The London Necropolis Railway
August 1, 2005 9:20 AM   Subscribe

The London Necropolis Railway During the first half of the 19th century, London's population more than doubled and the number of London corpses requiring disposal was growing almost as fast. Cemetery space in the city had failed to keep pace with this growth, and so the vast new Brookwood Cemetery - the London Necropolis - was built in Surrey. Brookwood was the largest burial ground in the world when it was opened in 1854 by the London Necropolis & National Mausoleum Company. To get there, the deceased and their mourners - segregated by class - could catch a train from Westminster. The Necropolis Railway survived until World War 2, when it was heavily damaged. The railway was subsequently closed as motorised hearses became more popular. See also: Also: a six part Fortean Times article extracted from Google's cache [1 2 3 4 5 6]
posted by carter (14 comments total) 4 users marked this as a favorite
Two zombie posts separated by a "dead of winter" link, and now this.
posted by alumshubby at 9:57 AM on August 1, 2005

This is great. I love reading about urban history, even more so when there are little bits and pieces left over that can be poked at like part of a detective game. It's nice to have ties to the past.

Thanks, carter!

Anyone know of urban history sites that cover, say, Oakland CA?
posted by 5MeoCMP at 9:58 AM on August 1, 2005

[this is good]
posted by DevilsAdvocate at 9:58 AM on August 1, 2005

Yes I noticed the 'death' theme when I finally posted ... but it was entirely unintentional!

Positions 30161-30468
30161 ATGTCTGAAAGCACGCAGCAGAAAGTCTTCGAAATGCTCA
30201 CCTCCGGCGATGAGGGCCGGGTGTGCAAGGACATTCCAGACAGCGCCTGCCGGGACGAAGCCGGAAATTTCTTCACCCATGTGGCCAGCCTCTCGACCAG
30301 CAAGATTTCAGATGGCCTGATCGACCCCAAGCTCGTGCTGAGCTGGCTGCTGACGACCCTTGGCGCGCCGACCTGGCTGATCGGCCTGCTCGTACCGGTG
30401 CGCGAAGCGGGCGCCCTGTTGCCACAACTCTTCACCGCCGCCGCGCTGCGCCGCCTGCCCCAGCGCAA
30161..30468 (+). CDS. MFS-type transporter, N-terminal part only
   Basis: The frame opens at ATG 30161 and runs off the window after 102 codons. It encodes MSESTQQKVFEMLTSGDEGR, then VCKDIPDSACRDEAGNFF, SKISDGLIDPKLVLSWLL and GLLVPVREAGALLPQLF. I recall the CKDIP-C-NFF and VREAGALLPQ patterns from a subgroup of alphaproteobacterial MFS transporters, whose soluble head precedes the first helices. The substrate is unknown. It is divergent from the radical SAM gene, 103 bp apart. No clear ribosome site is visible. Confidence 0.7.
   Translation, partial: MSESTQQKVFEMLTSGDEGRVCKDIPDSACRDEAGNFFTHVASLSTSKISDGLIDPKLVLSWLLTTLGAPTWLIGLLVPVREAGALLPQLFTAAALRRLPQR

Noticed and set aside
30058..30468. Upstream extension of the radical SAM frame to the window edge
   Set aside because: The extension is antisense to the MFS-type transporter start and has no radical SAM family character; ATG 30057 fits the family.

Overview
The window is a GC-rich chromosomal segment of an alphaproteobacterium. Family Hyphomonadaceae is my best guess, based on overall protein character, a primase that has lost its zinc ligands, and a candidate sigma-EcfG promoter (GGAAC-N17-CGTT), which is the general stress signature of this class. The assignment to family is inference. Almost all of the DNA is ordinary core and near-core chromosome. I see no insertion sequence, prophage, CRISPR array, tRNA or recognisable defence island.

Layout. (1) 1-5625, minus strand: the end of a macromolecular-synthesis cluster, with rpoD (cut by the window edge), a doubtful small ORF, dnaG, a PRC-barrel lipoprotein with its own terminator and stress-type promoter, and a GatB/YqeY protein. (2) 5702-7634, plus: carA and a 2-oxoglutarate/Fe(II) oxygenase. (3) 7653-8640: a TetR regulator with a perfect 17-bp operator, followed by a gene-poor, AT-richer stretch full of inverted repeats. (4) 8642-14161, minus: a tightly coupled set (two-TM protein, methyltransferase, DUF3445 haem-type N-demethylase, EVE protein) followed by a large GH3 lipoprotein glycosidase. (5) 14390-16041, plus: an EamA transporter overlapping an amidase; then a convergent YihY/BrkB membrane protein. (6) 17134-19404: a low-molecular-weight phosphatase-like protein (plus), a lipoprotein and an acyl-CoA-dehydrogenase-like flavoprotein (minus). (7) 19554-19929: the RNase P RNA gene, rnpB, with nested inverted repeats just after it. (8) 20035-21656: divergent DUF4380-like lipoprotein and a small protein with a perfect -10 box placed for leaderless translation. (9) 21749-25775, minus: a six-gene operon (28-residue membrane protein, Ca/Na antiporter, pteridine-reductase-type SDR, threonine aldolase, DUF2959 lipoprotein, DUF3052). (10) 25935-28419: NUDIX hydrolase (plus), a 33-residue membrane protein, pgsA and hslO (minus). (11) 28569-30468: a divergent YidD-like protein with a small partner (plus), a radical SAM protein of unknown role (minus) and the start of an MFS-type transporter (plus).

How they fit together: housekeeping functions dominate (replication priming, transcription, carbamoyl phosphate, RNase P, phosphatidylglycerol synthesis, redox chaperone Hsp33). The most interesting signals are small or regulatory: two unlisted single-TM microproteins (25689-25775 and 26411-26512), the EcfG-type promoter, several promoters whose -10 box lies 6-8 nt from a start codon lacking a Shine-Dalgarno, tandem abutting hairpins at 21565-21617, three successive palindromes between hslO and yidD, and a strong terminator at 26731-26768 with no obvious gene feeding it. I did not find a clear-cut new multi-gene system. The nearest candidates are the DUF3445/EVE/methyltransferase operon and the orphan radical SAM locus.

posted by carter at 10:01 AM on August 1, 2005

I love Fortean Times, a mag well worth the subscription and a website worth at least a day of surfitude. Great post.
posted by moonbird at 10:13 AM on August 1, 2005

This is great stuff, thanks.
(Just finished reading Neverwhere, too.)
posted by fatllama at 10:14 AM on August 1, 2005

Funny timing, I was just reading more on it because one of the latest posts on the LJ Urban Decay group was on the railway - the link.

Great topic, thanks for the info.
posted by livii at 11:27 AM on August 1, 2005

Heh, too weird. If you like this, you may like Simon Winchester's The Professor and the Madman, which is where I first came across a passing mention of it ...
posted by carter at 11:39 AM on August 1, 2005

What's strange about that is that Sydney has a Necropolis station, which was a dedicated line going to our own large cemetary, which is called "Rookwood" instead of "Brookwood".

I see the "Mortuary Station" every morning as I arrive at Central. It's available for hire -- I think Ian Thorpe had a party there recently.

Here's a photo.
posted by AmbroseChapel at 5:40 PM on August 1, 2005

Wow. Fascinating. Any ghost stories set there?
posted by jrossi4r at 8:16 PM on August 1, 2005

This is great. I knew there were 5 major cemetaries around London in Victorian times and have visited Highgate. Thanks for posting this.
posted by gleenyc at 9:04 PM on August 1, 2005

Similar tale with San Francisco, evidently cemetaries were kept out of city limits to preserve real estate for the living. Evidently Colma is unique in that it has more dead residents than living.
posted by 445supermag at 9:06 PM on August 1, 2005

Does Neil Gaiman know about this? It seems like it's right up his alley.
posted by Asparagirl at 10:28 PM on August 1, 2005

The Necropolis Railway - something to read if you've enjoyed this post. Which I have. Thanks. :o)
posted by paperpete at 2:04 AM on August 2, 2005

« Older Urban Dead -- a massively-multiplayer zombie...   |   Dead Games Tell No Tales (R.I.P Virtua Hamster) Newer »

This thread has been archived and is closed to new comments